The combination of these changes have large effects on the premiums and out-of-pocket costs individuals pay in the nongroup market and when visiting doctors. Take the highlighted example in the top panel of a 64 year old with income of $26,200. Under current law, the gross premium (before subsidies) of $15,300 maxes out at three times the premium of the 21 year old ($5,100). But, given that that individual exposure to premiums is capped as a share of income, all age groups (with the same income) pay the same net premium of $1,700. This $1,700 pays for a plan that essentially provides generous coverage similar to what’s available to most people through employer-based insurance plans (specifically, it pays for a plan with an 87 percent actuarial value—a measure of the percentage of expected health care costs a specific health plan will cover for the population as a whole).

Under the proposed legislation, that same 64 year old with $26,200 in income would now be required to pay $14,600—over half their income—on a plan with a far lower actuarial value (because of the elimination of the cost-sharing subsidies). Not only does this subject that person to far higher and arguably unaffordable premiums, but it also requires much higher cost-sharing when they seek medical care. The research is pretty clear on what happens with increased cost sharing: it burdens patients who need care the most, leading some to reduce medically necessary (and sometimes cost-efficient) health care and others to risk their economic security.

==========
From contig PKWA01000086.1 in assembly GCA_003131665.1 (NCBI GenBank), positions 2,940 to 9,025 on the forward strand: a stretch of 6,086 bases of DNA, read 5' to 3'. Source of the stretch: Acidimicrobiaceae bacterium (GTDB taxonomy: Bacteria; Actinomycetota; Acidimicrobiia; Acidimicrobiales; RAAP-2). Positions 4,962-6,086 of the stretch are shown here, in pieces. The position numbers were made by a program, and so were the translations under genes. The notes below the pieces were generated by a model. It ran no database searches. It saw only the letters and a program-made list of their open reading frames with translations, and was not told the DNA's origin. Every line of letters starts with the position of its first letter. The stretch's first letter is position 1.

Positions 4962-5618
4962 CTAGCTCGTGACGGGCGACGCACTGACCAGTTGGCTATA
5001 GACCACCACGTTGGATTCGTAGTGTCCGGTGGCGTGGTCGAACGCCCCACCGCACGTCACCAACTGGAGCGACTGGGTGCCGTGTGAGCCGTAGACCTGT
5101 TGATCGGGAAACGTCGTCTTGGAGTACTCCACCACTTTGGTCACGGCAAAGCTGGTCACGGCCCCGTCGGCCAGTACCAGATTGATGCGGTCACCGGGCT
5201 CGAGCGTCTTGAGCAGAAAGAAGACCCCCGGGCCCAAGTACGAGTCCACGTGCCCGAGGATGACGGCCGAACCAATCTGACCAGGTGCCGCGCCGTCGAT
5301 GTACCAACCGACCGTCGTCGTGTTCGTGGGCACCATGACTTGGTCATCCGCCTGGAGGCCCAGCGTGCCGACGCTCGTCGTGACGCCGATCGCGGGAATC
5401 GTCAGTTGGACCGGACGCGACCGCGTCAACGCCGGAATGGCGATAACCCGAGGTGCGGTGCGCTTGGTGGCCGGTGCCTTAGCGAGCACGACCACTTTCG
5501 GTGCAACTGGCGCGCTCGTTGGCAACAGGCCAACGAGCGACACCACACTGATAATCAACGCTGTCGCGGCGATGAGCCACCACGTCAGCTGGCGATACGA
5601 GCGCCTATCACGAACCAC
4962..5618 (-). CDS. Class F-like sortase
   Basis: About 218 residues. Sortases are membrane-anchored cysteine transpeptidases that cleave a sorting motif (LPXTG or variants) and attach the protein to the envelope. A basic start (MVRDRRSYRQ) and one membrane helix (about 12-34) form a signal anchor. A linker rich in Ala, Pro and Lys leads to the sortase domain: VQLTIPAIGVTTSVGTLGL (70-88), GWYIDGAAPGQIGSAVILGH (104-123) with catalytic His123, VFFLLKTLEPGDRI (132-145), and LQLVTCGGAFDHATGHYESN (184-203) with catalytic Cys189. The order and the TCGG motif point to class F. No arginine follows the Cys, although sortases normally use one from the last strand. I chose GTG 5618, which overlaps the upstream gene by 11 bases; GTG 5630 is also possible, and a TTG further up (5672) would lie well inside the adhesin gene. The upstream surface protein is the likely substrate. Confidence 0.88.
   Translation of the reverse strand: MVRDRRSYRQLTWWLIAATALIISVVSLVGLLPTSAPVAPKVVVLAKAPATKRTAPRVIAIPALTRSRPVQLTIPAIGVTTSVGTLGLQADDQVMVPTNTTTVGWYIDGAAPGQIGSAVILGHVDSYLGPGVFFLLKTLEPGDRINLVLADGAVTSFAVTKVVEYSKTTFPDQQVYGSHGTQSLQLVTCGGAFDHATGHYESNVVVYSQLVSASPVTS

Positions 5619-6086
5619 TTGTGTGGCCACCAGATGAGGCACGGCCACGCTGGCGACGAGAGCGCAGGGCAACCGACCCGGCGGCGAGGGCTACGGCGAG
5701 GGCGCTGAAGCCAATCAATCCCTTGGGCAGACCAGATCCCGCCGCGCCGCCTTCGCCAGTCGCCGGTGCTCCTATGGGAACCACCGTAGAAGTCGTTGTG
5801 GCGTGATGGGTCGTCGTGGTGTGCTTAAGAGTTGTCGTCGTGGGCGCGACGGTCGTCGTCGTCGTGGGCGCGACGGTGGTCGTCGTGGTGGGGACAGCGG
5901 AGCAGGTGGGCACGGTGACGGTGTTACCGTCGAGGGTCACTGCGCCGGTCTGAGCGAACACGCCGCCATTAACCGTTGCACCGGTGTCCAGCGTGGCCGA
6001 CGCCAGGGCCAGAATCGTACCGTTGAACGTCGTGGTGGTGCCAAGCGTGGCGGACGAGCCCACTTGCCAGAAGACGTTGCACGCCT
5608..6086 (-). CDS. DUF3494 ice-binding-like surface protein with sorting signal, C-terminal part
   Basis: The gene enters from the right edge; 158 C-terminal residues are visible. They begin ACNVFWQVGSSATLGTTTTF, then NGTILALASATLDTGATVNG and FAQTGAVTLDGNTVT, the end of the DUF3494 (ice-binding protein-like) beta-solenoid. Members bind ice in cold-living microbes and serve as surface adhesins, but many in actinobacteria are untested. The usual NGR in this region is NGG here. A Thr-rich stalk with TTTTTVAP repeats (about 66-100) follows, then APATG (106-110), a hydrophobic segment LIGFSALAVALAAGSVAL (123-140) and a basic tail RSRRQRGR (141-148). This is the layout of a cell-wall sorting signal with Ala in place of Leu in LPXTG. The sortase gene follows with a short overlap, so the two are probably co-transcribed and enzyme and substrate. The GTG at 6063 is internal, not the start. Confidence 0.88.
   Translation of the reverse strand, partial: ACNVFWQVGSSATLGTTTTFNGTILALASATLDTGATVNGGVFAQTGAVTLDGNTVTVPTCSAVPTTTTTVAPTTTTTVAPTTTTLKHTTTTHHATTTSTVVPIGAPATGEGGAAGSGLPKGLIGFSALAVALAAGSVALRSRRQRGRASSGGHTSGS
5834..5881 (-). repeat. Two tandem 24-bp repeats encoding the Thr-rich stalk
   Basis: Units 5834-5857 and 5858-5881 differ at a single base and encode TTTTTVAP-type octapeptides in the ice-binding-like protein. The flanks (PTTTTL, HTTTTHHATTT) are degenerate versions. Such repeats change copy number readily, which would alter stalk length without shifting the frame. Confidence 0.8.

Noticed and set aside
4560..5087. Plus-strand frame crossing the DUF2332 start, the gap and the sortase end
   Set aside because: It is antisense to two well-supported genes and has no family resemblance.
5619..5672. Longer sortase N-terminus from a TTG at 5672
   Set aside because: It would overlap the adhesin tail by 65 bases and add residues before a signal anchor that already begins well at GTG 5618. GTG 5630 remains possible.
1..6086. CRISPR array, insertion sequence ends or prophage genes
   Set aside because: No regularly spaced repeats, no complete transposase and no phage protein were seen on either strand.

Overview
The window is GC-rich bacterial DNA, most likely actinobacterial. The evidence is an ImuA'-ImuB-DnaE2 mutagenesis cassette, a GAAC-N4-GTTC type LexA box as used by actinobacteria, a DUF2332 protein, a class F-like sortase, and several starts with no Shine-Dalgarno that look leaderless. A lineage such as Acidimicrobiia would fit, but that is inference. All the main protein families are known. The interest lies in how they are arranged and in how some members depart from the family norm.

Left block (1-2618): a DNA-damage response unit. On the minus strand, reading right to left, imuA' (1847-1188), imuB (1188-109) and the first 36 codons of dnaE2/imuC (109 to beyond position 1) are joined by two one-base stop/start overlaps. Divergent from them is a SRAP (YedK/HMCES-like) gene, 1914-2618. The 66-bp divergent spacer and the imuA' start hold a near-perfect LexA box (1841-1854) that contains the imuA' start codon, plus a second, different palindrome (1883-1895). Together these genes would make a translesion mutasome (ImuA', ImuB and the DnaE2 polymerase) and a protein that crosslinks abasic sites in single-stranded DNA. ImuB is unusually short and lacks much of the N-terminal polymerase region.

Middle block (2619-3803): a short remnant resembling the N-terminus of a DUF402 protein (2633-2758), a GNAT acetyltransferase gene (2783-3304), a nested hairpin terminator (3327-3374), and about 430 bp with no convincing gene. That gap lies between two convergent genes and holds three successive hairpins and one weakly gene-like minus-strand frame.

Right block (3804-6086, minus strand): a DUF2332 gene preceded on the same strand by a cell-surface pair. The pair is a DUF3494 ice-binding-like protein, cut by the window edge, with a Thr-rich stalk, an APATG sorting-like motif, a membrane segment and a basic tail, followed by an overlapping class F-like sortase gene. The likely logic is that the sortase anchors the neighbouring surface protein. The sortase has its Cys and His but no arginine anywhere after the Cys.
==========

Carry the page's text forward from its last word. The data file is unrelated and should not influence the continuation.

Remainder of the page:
Turning to the second panel, we can see a prototypical example of an individual who gains under the proposed legislation. The highlighted comparison is a 21 year old with income of $68,200. The first thing to note about this particular prototypical “winner” under the AHCA is how rare they will be: very few people in their early 20s make $68,000 annually. Under current law, their (unusually high) income at 450 percent of the federal poverty level is above the premium subsidy range, subjecting them to the entire gross premium of $5,100. Under the proposed legislation, their premiums would fall to $3,900 because the AHCA allows a larger spread between premiums charged to old and young people. Also, under the AHCA this relatively affluent young person is eligible for a premium tax credit of $2,450, lowering their net premium paid to $1,450. Their actuarial value also falls, but only by five percentage points, much smaller than the 22 percentage point loss the lower income 64 year old experiences. The reason for this smaller fall in actuarial value is that under the current ACA, people with incomes at 450 percent of the federal poverty level (FPL) are not eligible for cost-sharing subsidies. As this example illustrates, there is a clear cost shift from individuals who are young and high-income to individuals who are older and lower-income. And, regardless of income, because the new premium tax credit bands can only vary by as much as 2-to-1 for older versus younger enrollees, by design they disproportionately benefit the young (again, so long as they are affluent) in general. The additional cost-sharing requirements for older enrollees not only increase their financial and health risks, but CBO predicts it will lead to lower coverage in the nongroup market, particularly for older Americans.